77.      In addition, it is necessary to take into account that, in classifying a product, the principle of proportionality, as a general principle of Community law, is of special significance, particularly because in settled case-law since Sandoz (42) the Court has stated (43) that, in exercising their discretion relating to the protection of public health, the Member States must comply with the principle of proportionality. The means which they choose must therefore be confined to what is actually necessary to ensure the safeguarding of public health; they must be in proportion to the objective thus pursued, and the measures chosen to attain that objective must be those which are least restrictive of intra-Community trade.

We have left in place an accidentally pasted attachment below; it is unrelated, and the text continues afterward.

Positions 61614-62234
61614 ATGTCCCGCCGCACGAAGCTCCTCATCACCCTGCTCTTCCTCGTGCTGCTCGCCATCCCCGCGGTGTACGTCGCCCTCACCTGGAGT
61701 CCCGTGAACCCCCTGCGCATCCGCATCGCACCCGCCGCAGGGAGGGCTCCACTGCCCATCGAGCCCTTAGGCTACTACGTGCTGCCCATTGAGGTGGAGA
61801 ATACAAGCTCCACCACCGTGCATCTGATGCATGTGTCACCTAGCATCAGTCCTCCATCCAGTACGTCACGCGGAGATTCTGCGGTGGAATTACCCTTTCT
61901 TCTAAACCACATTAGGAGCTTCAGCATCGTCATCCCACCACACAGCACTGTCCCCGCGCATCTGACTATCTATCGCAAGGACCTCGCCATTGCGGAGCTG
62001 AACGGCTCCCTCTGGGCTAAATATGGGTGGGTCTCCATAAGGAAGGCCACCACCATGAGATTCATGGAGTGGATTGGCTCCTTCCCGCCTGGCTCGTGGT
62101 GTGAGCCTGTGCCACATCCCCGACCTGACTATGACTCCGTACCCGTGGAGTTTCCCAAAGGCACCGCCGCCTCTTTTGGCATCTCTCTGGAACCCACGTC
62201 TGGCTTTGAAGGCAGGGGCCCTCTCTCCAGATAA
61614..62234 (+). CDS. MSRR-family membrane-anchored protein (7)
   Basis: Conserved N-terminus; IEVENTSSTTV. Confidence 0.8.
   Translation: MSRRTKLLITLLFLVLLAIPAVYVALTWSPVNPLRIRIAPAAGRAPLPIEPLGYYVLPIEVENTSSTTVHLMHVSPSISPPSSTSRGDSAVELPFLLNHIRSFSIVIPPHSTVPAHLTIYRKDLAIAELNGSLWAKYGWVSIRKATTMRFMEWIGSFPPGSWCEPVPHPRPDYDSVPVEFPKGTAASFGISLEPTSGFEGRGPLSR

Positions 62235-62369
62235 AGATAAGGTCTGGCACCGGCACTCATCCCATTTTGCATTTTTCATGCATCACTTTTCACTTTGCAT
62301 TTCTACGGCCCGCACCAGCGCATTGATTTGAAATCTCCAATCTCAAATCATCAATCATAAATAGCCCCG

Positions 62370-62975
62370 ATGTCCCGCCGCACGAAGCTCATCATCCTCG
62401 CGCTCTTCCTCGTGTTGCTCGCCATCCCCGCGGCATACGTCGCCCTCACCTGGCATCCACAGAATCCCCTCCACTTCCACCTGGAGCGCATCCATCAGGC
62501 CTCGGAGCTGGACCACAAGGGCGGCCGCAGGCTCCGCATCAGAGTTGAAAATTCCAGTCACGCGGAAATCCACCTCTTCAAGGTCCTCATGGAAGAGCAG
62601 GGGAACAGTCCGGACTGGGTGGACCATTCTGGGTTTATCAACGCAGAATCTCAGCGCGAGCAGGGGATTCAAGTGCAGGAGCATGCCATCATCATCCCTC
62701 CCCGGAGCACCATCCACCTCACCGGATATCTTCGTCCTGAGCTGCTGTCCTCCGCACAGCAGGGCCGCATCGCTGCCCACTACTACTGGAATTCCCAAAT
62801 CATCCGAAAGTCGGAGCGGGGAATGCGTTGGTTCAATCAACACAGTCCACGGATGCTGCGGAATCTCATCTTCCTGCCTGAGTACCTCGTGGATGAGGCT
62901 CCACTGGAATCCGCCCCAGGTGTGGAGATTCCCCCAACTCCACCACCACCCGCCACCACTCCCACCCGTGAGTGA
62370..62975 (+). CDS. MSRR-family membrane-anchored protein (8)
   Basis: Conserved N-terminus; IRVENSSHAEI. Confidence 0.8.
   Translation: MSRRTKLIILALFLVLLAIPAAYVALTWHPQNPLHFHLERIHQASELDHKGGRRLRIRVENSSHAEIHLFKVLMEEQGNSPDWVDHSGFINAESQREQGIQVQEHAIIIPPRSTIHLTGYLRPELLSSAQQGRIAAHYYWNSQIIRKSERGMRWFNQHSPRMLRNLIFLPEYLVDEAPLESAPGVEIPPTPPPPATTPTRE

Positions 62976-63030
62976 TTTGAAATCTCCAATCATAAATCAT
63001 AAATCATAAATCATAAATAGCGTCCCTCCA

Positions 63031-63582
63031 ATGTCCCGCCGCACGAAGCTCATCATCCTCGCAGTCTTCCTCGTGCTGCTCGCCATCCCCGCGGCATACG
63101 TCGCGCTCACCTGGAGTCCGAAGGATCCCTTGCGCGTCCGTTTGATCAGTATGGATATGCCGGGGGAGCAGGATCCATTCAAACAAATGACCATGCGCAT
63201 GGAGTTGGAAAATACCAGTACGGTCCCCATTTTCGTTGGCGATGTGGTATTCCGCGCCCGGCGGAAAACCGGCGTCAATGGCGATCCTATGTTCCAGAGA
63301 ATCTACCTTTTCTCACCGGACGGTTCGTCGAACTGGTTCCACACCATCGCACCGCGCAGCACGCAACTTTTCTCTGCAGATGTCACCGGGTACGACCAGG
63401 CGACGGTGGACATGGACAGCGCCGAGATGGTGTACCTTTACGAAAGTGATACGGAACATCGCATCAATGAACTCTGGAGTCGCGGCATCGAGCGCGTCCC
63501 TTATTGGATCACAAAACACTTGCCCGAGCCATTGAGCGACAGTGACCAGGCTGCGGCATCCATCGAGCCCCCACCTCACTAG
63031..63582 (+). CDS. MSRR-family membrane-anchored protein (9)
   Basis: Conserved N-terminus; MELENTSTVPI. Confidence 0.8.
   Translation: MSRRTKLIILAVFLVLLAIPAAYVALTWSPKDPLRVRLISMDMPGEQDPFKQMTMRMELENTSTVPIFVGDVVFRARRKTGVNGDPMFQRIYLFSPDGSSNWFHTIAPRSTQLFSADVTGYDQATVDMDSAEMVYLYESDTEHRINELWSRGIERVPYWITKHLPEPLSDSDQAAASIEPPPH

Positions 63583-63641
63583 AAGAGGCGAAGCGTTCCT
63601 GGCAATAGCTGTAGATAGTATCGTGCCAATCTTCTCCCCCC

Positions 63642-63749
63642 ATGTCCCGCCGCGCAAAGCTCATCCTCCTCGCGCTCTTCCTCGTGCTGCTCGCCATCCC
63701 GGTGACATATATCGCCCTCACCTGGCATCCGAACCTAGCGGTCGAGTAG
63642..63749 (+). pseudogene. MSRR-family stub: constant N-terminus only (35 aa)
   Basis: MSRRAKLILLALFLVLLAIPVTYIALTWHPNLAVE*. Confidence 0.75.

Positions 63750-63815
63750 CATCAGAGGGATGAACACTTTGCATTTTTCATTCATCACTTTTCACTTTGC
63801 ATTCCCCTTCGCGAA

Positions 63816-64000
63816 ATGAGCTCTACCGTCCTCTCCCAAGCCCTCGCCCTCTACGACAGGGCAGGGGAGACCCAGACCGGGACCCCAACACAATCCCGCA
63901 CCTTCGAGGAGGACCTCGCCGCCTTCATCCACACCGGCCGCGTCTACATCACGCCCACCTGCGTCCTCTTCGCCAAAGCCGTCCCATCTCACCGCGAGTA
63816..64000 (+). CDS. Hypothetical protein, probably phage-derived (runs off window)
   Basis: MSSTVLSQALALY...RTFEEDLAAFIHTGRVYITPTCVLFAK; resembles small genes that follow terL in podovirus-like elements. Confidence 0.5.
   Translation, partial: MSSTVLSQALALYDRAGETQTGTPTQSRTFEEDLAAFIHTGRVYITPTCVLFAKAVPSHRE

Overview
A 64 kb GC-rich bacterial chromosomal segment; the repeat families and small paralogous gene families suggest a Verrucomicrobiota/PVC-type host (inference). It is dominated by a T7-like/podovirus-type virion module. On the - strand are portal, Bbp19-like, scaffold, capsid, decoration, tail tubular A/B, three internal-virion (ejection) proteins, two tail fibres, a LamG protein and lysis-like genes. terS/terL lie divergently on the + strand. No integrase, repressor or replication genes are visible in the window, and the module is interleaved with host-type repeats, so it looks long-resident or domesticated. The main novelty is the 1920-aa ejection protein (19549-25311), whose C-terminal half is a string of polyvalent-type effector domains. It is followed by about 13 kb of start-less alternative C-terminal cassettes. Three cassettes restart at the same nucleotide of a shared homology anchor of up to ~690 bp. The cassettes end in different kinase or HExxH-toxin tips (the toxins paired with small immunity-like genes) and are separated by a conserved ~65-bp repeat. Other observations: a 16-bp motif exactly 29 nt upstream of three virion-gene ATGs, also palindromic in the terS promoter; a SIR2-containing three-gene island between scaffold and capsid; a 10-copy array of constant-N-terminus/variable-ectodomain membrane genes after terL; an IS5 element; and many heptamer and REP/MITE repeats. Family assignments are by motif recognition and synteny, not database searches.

78.      With particular regard to the justification for a requirement of authorisation to placing food supplements on the market, the Court ruled in Van Bennekom (44) that it is for the national authorities to demonstrate in each case that a national provision which restricts the free movement of goods is necessary and, in particular, to show that the marketing of the product in question creates a serious risk to health. The greater the legal and factual requirements for marketing a product, the heavier will be the burden of justification for the Member State in question. It should be pointed out in this connection that the issue of a marketing authorisation under Article 8 of Directive 2001/83 is subject to strict requirements. (45)